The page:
“Sadly, negative attitudes toward gay relationships have led to crippling depression, torment, suicide, and alienation from God and the church. I suggested that, if for no other reason, those destructive consequences should compel Christians to take a closer look at the relevant Scripture passages.”
    “There was no word in ancient Greek, Hebrew, or Latin that corresponds to the English work for ‘gay,’ as the concept of an exclusive, permanent same-sex orientation is little more than a century old.”
  3. On sexual orientation: “…sexual orientation is not a choice, and it is highly resistant to change.”
    “If you are a straight Christian, I invite you to think about your own experience with sexuality. I doubt you could point to a moment when you chose to be attracted to members of the opposite sex.”
  4. On celibacy: “We can embrace gay relationships and maintain a traditional view of celibacy, or we can change our understanding of celibacy and keep a traditional view of gay relationships. But we cannot do both.”
    “…the New Testament endorses celibacy as an honored way of life. But at the same time, it makes clear that celibacy should be a voluntary choice, not an imposed requirement…Jesus said celibacy could be accepted only by ‘those to whom it has been given.’ Celibacy is a gift, and those who do not have the gift should marry”
    “…for those who have the gift, lifelong celibacy should at least be possible without causing them grave damage. Sadly, for many gay Christians, that isn’t the case.”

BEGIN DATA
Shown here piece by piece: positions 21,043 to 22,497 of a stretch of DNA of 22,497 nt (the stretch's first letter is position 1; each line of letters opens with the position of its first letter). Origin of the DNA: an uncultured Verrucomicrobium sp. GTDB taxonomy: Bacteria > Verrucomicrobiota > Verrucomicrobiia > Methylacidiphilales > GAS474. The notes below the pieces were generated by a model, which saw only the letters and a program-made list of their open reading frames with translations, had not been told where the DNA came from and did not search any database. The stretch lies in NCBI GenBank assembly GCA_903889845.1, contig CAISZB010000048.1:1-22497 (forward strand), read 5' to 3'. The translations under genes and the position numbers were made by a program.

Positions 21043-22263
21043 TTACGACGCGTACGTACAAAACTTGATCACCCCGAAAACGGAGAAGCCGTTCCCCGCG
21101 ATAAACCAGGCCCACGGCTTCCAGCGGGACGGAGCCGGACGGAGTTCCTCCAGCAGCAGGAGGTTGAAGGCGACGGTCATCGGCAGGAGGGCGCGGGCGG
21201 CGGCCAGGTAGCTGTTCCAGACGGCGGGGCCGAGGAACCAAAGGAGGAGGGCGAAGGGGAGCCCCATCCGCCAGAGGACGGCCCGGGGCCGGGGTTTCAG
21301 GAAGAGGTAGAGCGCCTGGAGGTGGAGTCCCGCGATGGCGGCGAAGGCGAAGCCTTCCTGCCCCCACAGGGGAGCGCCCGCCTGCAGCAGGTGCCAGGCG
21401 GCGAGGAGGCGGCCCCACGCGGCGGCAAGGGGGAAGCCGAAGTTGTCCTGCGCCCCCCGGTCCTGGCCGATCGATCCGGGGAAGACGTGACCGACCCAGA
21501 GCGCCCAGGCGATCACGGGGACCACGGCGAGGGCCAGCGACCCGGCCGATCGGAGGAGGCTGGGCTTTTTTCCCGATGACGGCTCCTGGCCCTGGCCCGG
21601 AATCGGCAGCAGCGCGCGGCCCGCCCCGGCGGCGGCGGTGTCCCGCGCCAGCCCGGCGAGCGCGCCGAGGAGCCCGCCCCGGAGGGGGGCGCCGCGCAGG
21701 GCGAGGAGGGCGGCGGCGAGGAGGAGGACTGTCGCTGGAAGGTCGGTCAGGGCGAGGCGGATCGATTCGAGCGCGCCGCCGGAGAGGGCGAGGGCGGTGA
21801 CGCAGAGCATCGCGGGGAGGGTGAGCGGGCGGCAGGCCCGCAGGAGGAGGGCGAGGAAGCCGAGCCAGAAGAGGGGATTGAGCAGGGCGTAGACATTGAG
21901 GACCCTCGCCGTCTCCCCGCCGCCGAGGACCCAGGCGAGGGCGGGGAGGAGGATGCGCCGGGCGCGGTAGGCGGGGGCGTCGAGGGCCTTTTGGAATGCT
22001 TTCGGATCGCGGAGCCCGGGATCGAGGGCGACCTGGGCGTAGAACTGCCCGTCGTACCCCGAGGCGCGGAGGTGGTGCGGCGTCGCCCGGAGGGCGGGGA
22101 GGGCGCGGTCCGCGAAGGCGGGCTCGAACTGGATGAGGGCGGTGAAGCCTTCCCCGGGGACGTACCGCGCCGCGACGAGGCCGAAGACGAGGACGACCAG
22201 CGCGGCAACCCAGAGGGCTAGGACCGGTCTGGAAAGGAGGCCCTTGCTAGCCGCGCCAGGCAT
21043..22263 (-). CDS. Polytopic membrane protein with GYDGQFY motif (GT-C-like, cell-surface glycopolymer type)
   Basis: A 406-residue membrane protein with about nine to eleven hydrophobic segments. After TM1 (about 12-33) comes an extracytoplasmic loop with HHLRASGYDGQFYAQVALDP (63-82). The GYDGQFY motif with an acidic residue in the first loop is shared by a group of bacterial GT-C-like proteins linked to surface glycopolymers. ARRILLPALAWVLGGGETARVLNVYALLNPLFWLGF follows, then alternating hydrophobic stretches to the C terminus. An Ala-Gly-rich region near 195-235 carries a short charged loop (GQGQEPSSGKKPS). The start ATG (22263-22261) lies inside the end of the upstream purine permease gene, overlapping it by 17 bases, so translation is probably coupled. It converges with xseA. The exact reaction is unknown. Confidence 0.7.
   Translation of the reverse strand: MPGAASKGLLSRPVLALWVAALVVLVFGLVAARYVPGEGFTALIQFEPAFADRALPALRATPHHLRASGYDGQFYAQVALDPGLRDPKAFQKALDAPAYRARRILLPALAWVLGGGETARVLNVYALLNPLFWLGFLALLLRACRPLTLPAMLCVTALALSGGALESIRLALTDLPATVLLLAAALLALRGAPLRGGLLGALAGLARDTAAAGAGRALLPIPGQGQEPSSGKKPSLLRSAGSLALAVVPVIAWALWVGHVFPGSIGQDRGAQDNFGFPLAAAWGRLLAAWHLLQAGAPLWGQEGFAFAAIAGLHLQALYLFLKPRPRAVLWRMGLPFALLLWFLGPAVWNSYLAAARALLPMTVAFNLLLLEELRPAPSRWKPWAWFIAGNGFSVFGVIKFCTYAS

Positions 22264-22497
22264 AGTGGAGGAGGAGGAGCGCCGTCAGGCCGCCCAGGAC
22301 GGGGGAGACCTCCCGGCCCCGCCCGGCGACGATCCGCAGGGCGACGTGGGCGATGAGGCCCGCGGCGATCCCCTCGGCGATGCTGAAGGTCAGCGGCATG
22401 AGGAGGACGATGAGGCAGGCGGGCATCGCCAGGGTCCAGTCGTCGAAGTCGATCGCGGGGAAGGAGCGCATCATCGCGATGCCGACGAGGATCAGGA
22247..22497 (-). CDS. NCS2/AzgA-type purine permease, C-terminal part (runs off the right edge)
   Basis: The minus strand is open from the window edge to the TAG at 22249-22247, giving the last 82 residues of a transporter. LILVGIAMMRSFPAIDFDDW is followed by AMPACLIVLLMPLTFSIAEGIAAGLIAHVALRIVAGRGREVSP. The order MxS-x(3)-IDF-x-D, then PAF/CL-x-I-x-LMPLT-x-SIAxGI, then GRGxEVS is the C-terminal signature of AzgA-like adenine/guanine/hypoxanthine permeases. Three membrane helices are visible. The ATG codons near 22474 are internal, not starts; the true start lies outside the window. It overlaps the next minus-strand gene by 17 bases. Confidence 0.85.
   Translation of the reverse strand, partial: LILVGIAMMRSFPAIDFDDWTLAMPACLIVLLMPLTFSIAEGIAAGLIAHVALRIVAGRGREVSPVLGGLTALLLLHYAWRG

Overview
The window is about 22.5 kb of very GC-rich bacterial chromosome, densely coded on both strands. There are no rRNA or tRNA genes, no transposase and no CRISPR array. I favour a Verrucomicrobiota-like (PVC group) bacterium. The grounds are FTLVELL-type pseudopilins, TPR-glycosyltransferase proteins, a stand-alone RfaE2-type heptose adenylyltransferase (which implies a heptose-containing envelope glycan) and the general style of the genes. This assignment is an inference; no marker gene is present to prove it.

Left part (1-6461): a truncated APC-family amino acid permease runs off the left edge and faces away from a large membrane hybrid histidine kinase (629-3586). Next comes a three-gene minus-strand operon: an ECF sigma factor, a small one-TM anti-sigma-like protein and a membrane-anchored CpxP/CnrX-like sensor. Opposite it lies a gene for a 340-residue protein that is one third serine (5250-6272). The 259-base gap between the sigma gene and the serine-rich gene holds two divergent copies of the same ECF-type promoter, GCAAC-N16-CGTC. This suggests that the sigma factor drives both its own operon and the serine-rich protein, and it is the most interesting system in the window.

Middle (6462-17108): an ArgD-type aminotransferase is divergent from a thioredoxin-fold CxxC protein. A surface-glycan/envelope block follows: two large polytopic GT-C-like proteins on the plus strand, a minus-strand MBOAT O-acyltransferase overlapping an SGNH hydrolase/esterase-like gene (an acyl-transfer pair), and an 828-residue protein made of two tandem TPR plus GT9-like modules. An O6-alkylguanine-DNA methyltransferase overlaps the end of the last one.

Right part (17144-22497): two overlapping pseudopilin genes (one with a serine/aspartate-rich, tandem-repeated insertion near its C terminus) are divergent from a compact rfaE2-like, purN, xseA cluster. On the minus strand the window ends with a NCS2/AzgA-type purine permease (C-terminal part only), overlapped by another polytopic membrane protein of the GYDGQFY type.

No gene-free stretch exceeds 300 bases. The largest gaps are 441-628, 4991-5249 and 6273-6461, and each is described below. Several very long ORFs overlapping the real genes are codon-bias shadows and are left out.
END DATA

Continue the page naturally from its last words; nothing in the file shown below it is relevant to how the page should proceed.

5. About creation: “…the account of Eve’s creation doesn’t emphasize Adam’s need to procreate. It emphasizes instead his need for relationship…Adam’s spouse couldn’t have been a man any more than she could have been an infertile woman.”
  6. About Sodom: “Sodom’s sin was declared to be arrogance and inhospitality.”
    “…this (requesting Lot’s guests to have sex with them) was not an expression of sexual desire. It was threatened gang rape. In the ancient world, for a man to be raped was considered the ultimate degradation…Aggression and dominance were the motives in these situations, not sexual attraction.”
  7. God’s image: “In Genesis 1:27 ’in the image of God he created them; male and female he created them’—most likely means ‘that both male and female are created in the divine image…[and] that all the dignity, honor, and significance of bearing the divine image belong equally to men and to women.’”
  8. About marriage: “In Jesus’s understanding of marriage, covenantal commitment is foundational. The ability to bear children is not.”
    “…and despite the significance of procreation in the Old Testament, infertile marriages were not considered illegitimate.”
    “What seems to me to be the most important in marriage is not whether the partners are anatomically different from one another. It’s whether the inherently different people involved are willing to keep covenant with each other in a relationship of mutual self-giving. Differences in personality, passions, careers, goals, and needs are the differences that require each partner’s self-sacrifice, which reflects Christ’s sacrificial love for us. Those kinds of differences, when valued and sacrificed for, bring the Bible’s basis for marriage to life. Same-sex couples can and do live out that deepest sense of difference.”

Oh my goodness gracious, now I’m writing the whole book. There’s no way one blog post can do it justice, so read it. It’s really great! 🙂